The token ‘blobby’ building up for nomination seems to be like a lot of other blobby buildings in that it kind of doesn’t look like a building but like a discreet scaleless object, something I think a lot of the big modernists buildings do too (Farnsworth house is a good example).
On the Farnsworth house, according to the wonderful Rory on The Architects this evening, Brad Pitt is shooting a Japanese jeans ad there and donating part of his fee to help fix the place up a bit.
21 August, 2007
Flicking through the local rag, I found out that there is another Robin Boyd house for sale, in Balwyn North, his 1954 Latchford house. There are some alright photos there, although it is odd to read about a Boyd house described in real estate agent speak, they really do use a lot of random superlatives.
But having just driven through Balwyn North recently I was struck by the apparent contrast of housing then compared to housing now, I didn’t see any new buildings that look like they’ve been individually designed by an architect. The majority are mass built display homes, decorated boxes with hipped roofs and variations that indicate their style: doric columns means it is georgian, deep eaves means it is Frank Lloyd Wright. I actually saw one called the ‘Urbane’. I was tempted to scribble ‘sub’ in front of it.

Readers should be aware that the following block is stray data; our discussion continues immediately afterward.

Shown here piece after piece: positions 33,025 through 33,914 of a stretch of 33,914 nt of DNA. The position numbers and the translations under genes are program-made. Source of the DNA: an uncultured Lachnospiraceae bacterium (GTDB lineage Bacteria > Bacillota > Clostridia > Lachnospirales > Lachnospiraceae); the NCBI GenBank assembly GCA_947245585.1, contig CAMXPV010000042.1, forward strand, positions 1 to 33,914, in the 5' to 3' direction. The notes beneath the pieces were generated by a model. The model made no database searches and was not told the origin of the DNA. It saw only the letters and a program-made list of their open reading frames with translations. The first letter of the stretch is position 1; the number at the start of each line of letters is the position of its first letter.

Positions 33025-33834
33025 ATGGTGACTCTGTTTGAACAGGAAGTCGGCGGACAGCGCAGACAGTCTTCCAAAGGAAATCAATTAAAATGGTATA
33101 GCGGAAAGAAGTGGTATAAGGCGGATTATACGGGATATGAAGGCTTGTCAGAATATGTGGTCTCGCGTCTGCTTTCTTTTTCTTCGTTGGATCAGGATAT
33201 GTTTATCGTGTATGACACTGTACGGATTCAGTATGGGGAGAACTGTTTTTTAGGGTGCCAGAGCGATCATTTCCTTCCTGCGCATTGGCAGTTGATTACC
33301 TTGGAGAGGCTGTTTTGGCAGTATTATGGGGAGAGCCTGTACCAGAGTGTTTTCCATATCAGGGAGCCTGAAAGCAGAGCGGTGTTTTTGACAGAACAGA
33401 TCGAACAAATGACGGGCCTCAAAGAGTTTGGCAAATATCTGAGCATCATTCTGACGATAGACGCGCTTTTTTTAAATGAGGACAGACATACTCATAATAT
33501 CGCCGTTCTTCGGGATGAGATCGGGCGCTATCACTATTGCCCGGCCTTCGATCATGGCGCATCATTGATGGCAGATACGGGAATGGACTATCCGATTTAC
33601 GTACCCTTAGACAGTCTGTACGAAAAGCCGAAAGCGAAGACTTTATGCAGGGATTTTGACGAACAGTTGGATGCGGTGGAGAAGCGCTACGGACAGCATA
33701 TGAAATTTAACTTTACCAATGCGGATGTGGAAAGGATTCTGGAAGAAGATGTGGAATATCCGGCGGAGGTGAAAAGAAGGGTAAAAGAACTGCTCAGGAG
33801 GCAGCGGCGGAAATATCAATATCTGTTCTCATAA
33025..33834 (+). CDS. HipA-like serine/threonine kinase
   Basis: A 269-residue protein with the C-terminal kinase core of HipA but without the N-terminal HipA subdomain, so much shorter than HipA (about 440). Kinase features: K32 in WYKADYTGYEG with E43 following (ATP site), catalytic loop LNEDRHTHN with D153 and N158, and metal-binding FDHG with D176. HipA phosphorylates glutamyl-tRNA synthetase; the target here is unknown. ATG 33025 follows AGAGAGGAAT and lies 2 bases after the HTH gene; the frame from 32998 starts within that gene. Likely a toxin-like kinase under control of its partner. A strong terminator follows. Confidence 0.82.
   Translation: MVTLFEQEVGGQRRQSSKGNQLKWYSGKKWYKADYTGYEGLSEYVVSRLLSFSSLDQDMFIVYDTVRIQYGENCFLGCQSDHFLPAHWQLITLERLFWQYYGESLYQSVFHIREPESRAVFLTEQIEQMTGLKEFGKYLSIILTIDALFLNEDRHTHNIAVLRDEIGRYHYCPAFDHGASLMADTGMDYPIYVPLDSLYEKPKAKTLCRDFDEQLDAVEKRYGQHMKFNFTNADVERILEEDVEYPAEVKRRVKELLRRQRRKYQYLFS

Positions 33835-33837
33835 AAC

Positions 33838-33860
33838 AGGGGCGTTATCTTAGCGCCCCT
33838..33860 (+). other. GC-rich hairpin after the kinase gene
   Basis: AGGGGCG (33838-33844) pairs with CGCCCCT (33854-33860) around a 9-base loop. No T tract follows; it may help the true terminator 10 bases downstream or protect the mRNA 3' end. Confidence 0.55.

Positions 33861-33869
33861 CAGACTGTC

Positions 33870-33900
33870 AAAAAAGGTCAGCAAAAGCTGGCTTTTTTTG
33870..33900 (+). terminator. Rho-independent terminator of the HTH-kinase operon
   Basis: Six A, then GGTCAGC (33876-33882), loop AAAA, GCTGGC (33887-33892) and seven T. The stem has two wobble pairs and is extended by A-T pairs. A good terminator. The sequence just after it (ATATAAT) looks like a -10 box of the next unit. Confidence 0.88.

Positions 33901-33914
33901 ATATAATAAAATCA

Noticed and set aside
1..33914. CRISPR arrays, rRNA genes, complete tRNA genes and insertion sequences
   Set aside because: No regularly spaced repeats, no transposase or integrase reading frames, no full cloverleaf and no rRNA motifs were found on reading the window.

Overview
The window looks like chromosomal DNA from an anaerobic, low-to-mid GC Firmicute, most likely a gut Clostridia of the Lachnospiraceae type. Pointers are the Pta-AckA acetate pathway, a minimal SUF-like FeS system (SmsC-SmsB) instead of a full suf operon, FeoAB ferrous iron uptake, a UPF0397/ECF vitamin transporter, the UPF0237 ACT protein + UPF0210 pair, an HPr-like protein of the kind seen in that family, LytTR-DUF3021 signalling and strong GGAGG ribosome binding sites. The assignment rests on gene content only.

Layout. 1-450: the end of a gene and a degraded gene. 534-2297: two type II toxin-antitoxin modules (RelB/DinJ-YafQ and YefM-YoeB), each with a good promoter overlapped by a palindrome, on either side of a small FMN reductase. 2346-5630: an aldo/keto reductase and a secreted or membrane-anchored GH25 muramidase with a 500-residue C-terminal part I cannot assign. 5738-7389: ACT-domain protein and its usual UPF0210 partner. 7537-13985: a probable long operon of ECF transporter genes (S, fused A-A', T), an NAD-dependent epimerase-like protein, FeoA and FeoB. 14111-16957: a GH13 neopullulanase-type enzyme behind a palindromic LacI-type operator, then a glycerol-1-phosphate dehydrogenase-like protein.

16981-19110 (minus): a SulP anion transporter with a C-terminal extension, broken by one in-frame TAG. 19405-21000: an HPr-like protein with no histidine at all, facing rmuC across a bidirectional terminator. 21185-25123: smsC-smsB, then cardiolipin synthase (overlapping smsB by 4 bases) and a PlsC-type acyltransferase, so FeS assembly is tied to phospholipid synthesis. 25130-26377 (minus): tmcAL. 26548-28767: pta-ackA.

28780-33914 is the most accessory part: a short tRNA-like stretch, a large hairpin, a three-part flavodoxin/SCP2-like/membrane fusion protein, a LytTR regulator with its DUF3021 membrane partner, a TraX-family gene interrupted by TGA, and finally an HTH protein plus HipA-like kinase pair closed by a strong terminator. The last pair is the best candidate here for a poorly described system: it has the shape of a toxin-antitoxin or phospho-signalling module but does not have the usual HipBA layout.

But as witty as that pun may or may not be, I don’t have anything against the suburbs, hell I’ve lived in them for most of my life. But I wonder why it seems that domestic architecture in Melbourne in the 1950′s was seen as accessible and appropriate for the suburbs, whereas now it seems like everyone is building display homes? What happened?
In the 1950′s places like Balwyn and Ivanhoe would have been outer suburbs, the equivalent of Caroline Springs or Aurora perhaps. Places that now have practically no involvement by architects.
Perhaps I’m being a bit romantic or sentimental, but there seem to be a lot more good older houses than good new houses. I realise that a lot of the not so good older houses have been knocked down, fallen down or have been made over, but there seem to be enough not so good 1950′s houses around still to provide a reasonable comparison to the good ones. I wonder why architecture seemed accessible in the 1950′s and it doesn’t now? Are architects doing something wrong? Or are developers just doing something right?